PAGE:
Spiderhead (MA, 106 minutes)
This new-to-Netflix psychological thriller about a drug testing program has big budget vibes, enormous stars and the director of the hottest film at the box office - Top Gun: Maverick.
It is shot in part in a glorious tropical island locale and with expensive studio sets, and yet on closer inspection, it's the exact kind of film you might shoot during another COVID lockdown, as the set-up of scientists examining patients separates its cast from sneezing all over each other by thick windows of glass.
Very clever, Netflix.
Writers Rhett Reese and Paul Wernik, responsible for some of the funnier big-screen dialogue of recent years with credits including Deadpool and Zombieland, waste that comedic talent by going all serious, adapting the short story "Escape From Spiderhead" by George Saunders, first published in the New Yorker.
In a futuristic prison on a remote island, prisoners are living in a kind of free-range luxury instead of locked cells, on the condition they participate in a drug-testing program.
Designer of the drug, and of the program, is Dr Steve Abnesti (Chris Hemsworth), who works in the program's central laboratory alongside his assistant Verlaine (Mark Paguio).
The inmates have a "MobiPack" installed at the base of their spine, and it is from this the science experiment can issue shots of various drugs.
One seems to make you laugh, to the point of uncontrollability. One seems to fill the patients with an apocalyptic level of despondency.
And one, as Abnesti's latest patient/prisoner Jeff (Miles Teller) discovers, creates a strong sense of love which, dialled up to the right level, can also make the participants tear each others' clothes off and shag like there is no tomorrow.
Jeff, haunted by memories of the car crash in which he killed his two best friends, is put through the sex experiment with a number of the prison's female subjects - and the film's biggest laugh comes when he is later put in a room with a fearsome tattooed bloke (Nathan Jones who was "Ricktus Erector" in Mad Max: Fury Road) and is terrified about which of the experiments they're about to enact.
When Abnesti begins sampling his own supply, the program takes a new turn.
Because he's just so damned handsome, it takes a while to realise that Hemsworth is the villain in this film.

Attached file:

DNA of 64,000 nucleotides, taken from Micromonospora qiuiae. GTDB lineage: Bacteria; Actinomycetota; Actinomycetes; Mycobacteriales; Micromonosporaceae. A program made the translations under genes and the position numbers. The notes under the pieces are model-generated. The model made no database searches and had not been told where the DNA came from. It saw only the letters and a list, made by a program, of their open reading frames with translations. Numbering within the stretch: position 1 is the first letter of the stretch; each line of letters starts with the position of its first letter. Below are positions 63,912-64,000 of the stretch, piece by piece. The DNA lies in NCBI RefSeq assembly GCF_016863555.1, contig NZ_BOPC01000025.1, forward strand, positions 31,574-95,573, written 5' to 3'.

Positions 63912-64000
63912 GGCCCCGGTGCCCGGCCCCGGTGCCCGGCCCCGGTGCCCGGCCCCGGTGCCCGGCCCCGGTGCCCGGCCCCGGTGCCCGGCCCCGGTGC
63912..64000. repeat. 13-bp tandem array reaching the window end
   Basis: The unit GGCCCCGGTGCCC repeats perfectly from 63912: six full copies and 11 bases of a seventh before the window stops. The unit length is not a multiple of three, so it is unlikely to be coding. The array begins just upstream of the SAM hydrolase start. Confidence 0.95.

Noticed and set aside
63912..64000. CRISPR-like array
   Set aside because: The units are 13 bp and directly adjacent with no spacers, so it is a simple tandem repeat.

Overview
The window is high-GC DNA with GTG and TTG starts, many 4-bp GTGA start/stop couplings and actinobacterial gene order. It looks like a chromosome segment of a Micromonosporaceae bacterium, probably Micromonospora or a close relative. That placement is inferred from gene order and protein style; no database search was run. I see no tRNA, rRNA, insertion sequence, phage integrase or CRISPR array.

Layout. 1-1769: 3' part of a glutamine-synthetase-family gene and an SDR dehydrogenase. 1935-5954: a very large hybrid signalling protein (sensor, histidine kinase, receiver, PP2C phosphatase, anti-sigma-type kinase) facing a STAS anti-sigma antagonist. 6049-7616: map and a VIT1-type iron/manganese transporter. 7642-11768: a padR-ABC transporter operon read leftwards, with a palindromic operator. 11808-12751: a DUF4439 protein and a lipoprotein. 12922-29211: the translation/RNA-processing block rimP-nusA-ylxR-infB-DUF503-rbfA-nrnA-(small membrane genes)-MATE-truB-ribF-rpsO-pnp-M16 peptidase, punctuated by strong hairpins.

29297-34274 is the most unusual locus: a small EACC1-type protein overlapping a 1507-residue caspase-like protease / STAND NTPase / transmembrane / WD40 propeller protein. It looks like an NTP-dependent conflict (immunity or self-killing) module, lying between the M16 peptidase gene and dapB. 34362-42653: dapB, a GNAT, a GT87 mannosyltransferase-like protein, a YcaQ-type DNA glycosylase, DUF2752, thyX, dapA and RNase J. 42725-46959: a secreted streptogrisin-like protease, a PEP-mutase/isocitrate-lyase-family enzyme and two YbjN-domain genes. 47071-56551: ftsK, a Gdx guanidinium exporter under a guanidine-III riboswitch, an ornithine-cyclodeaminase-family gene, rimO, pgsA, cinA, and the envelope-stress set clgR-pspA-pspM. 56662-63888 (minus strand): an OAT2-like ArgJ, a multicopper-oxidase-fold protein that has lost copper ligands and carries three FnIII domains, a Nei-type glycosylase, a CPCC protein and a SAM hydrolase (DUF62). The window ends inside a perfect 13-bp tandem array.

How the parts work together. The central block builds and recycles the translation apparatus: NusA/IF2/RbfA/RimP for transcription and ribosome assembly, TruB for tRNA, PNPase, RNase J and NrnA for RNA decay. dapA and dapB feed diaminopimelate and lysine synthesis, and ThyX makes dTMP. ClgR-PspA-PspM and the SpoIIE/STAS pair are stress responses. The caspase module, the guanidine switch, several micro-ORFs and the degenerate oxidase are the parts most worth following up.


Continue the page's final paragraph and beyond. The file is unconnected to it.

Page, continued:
You don't want him to be the villain, you want to love him as much as you do Thor, but then that's what makes the best villains.
It's why handsome people make such successful used care salesmen.
You understand why Hemsworth would have been attracted to the production.
For someone whose career success is initially attributed to that jawline and those muscles, the man wants you to understand that he can also emote, and he has range.
And he does.
Theatre types might dismiss Home and Away and Neighbours as acting schools, but those kids have to laugh and cry on camera five days a week for years and years, as opposed to work on one or two stage plays a semester like the drama-school raised thespians.
They know how to get it done, and efficiently.
There's a reason Hollywood headlines our Hemsworths and Robbies and Weavings, and it is this workmanship craft and ethic they learned the hard way, on Ramsay Street and on the beaches of Summer Bay.
Hemsworth was giving me Michael Douglas vibes in this film, from A Chorus Line, always leaning into a microphone to throw a barbed line.
Cinematographer Claudio Miranda makes the most of the production team's impressive set construction and lighting work, because the film feels atmospheric despite its concrete and glass sets.
Director Joseph Kosinski gives a sense of pace throughout and makes economic use of a very well-staged, and CGI-ed, car crash scene but recycling it throughout the film, in the memory of one of the program participants.
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